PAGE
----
Gather.com, the folks who put together a chat with Jonathan Safran Foer not too long ago, have announced a new writing contest. Online writing contests are a dime a dozen, but the cool thing about this one is that the four winning short pieces (fiction or non-fiction) will be “published and sold on Amazon Shorts,” which would undoubtedly be a terrific venue for any aspiring writer. In fact, it’s along the lines of what I hoped Amazon would do with its Shorts program.
If you’re a New Yorker obsessive like I am, then you’ll love the new feature at Emdashes. Emily has lined up a pair of librarians who work at the New Yorker to answer questions about the magazine, and as one might expect, they are very thorough in their responses. The first installment covers A.J. Liebling’s start at the magazine, spot illustrations, typewriters, Calvin Trillin’s food writing, movie reviews, and fact-checking cartoons. There will be more installments to come, so send in your questions.
I got a neat book in the mail the other day out of the blue. It’s a smartly packaged collection of drawings by an artist named Don Nace. The book is called Drawn Out. Nace’s strokes are like dark scratches on the page, and at first glance the drawings seemed full of tiresome, and possibly adolescent, angst. But after only a few pages I found myself quite mesmerized – drawn in, as it were – by the deceptive simplicity, the deep emotion and dark humor of the drawings. Thanks to a pointer from Ron, I see that Nace has a website where he posts a new drawing nearly every day. It’s worth checking out.
After some email discussion, it appears that the consensus is that Jonathan Franzen’s The Corrections is the lone book by a young writer from the past few years that will have the staying power to last generations. [Embarrassing author’s note: due to an unhealthy aversion to hype and a disproportionate dislike of Franzen because of his self-involved non-fiction, I have until now held out against reading this book. Now chastened, I will begin reading it by Monday] Meanwhile a couple of folks followed my lead to add some names to the slightly older than 50 category. Garth suggests Salman Rushdie (age 56), who is undoubtedly a highly skilled writer, but one who I think may be better remembered for his role as a pawn in the Ayatollah’s dalliance with contemporary literature, and less for any of the particular novels he has written. He does have an incredibly attractive wife though. Brian meanwhile suggested that the late W. G. Sebald (dead at age 57) is sure to be considered an indispensible, classic author one day. As is often the case, his already stellar reputation as a writer jumped up a notch as eulogizers strained to deliver Sebald the praise that he surely would have recieved, parcelled out over the remainder of his years, had he not died. As so often happens, Sebald’s untimely death may boost him towards immortality in the eyes of readers. His reputation aside, he is undoubtedly worth reading: both Austerlitz and The Emigrants are highly recommended.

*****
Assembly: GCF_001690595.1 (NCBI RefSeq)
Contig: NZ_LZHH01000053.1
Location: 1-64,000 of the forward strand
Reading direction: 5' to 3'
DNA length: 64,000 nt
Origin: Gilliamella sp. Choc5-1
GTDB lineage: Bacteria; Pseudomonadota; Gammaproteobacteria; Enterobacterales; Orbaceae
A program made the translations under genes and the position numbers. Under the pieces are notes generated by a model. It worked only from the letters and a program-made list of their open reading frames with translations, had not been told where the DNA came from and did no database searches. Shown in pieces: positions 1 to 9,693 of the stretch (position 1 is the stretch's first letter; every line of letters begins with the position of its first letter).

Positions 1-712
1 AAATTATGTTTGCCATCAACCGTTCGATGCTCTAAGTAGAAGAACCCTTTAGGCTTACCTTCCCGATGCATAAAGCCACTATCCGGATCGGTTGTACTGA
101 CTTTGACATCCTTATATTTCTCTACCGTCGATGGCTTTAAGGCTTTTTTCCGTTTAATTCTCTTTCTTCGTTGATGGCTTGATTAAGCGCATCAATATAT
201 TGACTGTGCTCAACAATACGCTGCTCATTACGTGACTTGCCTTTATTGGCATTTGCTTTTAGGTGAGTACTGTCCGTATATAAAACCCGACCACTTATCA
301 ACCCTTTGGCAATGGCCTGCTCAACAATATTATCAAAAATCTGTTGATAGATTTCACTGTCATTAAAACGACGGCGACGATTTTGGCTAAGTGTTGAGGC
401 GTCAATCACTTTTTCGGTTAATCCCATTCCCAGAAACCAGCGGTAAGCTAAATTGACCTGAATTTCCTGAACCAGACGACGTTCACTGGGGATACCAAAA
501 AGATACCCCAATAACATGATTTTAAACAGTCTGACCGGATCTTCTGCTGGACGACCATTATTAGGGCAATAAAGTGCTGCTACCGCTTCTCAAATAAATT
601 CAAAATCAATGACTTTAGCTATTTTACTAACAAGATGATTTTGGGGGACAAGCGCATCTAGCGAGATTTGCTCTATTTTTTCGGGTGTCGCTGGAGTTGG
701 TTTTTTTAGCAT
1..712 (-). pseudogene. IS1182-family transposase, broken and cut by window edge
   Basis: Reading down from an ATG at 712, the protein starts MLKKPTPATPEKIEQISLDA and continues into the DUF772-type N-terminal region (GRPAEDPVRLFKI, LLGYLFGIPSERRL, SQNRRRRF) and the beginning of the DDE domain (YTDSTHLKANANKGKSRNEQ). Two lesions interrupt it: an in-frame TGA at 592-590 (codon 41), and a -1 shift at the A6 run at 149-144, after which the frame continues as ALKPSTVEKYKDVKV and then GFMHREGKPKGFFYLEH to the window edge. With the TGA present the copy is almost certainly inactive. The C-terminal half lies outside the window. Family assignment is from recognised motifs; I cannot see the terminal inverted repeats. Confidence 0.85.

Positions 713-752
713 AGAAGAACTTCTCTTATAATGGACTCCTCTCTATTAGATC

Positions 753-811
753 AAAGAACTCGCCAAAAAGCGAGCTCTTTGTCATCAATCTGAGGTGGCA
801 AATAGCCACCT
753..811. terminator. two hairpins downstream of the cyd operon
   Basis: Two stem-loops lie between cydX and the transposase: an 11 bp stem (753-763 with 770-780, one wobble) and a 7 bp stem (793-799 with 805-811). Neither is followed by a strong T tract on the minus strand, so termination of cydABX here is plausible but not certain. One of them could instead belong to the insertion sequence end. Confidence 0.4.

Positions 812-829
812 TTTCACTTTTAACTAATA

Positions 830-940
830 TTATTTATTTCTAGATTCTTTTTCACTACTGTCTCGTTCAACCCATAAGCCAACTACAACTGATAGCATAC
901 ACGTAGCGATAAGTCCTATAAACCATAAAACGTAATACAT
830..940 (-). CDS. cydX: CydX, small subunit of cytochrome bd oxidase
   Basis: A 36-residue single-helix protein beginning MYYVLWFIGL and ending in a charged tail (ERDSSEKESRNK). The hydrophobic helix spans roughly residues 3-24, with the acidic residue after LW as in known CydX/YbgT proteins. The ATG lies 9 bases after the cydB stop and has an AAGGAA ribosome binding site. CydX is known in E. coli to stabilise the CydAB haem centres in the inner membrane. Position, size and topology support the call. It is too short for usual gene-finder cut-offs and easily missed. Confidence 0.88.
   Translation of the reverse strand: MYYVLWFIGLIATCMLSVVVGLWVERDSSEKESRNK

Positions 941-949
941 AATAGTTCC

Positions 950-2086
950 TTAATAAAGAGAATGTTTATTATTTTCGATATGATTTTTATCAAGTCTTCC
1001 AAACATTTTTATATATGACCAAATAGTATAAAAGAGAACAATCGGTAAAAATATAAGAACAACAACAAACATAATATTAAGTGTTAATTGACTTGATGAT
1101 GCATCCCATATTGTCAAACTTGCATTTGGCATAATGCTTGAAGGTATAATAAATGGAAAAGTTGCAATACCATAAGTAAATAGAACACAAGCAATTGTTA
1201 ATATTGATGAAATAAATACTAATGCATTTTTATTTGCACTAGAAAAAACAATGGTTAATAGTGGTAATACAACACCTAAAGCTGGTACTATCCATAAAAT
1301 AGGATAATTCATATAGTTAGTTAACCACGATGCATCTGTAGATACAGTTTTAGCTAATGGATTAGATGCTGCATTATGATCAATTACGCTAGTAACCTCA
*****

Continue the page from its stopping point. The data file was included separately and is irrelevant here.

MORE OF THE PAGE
November is National Novel Writing Month (NaNoWriMo), a group project which encourages participants “to write a 175-page (50,000-word) novel by midnight, November 30” – (they couldn’t have picked a month with 31 days?). The quality of work produced by such speedwriting is questionable at best, I’d guess, but people seem to have fun doing it, just like some people seem to have fun climbing Mount Everest or participating in eating contests. The NaNoWriMo community also employs a lot of slap on the back, “you can do it!” type of encouragement, and the Web site lets you track your progress along with the other writers participating. I can think of many, many better ways to spend one’s time (and there are probably many, many better ways to write a novel), but NaNoWriMo is harmless, if a bit irritating if you stray too close to the frenzied participants.Perhaps there have always been NaNoWriMo haters (it started in 1999), but I don’t recall having seen NaNoWriMo haters before this year (although that may have more to do with my studied averting of the eyes from the NaNoWriMo frenzy). However, this year I happened upon Eric Rosenfield’s anti-NaNoWriMo post, which lays out a few reasons to hate the endeavor, calling it “nothing if not oblivious to the absurdity of its own project.” The Rake has also jumped in to explain why NaNoWriMo is like eating so many shrimp.In the end, though, hating NaNoWriMo is both too easy and pretty fruitless, like hating hippie music or “blue collar comedy.” It will always have its devotees, but the appeal of it probably doesn’t make sense to most people.Update: More NaNoWriMo